Sacrifices 30 years ago must not be in vain

Surely, holding a door open for a member of either sex is just good manners?

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This month we mark the 30th anniversary of the invasion of the Falkland Islands by Argentina.

Thanks to the bravery and commitment of our armed forces, this unprovoked act of aggression against the Islanders was defeated. Yet the eventual victory did not come without sacrifice, with 255 military personnel and three Islanders losing their lives during the campaign.

On April 2, exactly 30 years since the Argentinian invasion, I hosted a reception in Parliament for veterans and their families, in honour of all those who served in the conflict.

I spoke to one lady who tragically lost her father in the Falklands when she was just a child. Similarly, many of the veterans present, including the courageous and inspiring Simon Weston, reminded me once again of how great a sacrifice was made.

And it is a sacrifice that holds particular poignancy for our own local area. The conflict left an indelible mark on my constituency of Gosport, with a great number of sailors and submariners coming from the town.

Indeed, the Admiral of the Fleet, Lord Fieldhouse, lived locally for years – as the town proudly commemorates in the Falklands Memorial Garden.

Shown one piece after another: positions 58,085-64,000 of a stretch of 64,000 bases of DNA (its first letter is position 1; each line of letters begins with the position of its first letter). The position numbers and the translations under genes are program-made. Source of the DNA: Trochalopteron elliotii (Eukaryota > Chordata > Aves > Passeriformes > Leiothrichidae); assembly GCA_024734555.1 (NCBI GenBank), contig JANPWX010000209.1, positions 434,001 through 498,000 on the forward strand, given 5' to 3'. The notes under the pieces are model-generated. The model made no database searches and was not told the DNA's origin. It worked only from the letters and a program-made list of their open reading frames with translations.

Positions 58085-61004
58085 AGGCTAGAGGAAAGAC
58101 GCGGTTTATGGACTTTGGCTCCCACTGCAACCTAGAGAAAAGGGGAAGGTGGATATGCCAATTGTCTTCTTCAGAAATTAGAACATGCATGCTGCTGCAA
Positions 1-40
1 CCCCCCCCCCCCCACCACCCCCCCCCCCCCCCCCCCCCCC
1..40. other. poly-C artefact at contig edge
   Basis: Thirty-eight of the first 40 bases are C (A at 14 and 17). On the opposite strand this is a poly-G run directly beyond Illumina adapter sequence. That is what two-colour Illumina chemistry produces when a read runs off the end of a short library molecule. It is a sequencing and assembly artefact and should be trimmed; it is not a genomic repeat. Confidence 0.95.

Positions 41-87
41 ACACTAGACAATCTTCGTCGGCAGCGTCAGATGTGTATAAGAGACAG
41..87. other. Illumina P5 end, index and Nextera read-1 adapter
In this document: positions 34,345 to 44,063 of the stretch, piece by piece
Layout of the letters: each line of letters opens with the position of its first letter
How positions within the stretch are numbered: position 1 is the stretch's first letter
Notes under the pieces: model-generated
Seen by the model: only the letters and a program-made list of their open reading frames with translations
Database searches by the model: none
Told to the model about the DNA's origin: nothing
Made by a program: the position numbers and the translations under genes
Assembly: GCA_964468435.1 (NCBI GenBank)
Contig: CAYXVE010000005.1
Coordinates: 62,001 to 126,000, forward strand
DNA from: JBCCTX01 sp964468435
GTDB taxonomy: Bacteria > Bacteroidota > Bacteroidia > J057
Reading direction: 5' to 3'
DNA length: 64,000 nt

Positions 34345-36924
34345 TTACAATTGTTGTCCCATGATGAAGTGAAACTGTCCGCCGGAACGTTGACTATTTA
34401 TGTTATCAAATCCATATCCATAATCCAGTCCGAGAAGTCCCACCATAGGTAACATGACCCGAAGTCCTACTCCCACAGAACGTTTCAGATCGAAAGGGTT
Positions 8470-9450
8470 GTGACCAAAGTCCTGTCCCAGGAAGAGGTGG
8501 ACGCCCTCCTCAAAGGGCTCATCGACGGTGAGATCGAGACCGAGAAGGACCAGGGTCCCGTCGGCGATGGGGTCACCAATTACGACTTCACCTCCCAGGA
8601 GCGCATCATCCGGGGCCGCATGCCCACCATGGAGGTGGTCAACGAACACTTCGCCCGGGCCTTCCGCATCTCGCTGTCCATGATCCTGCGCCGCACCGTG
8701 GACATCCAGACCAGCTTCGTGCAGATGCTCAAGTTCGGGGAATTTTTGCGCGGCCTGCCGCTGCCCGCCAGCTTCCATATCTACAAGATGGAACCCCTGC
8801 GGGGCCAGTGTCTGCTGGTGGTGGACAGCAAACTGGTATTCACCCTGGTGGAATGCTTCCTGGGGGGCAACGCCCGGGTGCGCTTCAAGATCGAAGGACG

Gosport and Portsmouth rightly take pride in the vital contribution that they made. In late May, this will be celebrated at events throughout the area, while veterans will also receive the Freedom of the Borough of Gosport.

As MP for many of the veterans, I feel an immense sense of pride at what they sacrificed for people thousands of miles away.

Last May, I had the privilege of visiting the Falklands. It was winter there and I was particularly struck by the harsh conditions that our troops would have endured. Yet despite the cold, remoteness and distance from our own shores, I came away with the unshakeable belief that we did the right thing.

Ultimately, both then and now, the inhabitants of the Falkland Islands want to be British.

That is why I welcome this government’s recognition of the Islanders’ right to self-determination, and absolute commitment to protecting this should it be threatened.

For as we commemorate and celebrate the actions our troops in this 30th anniversary year, it is entirely right that we work to ensure their sacrifices were not in vain.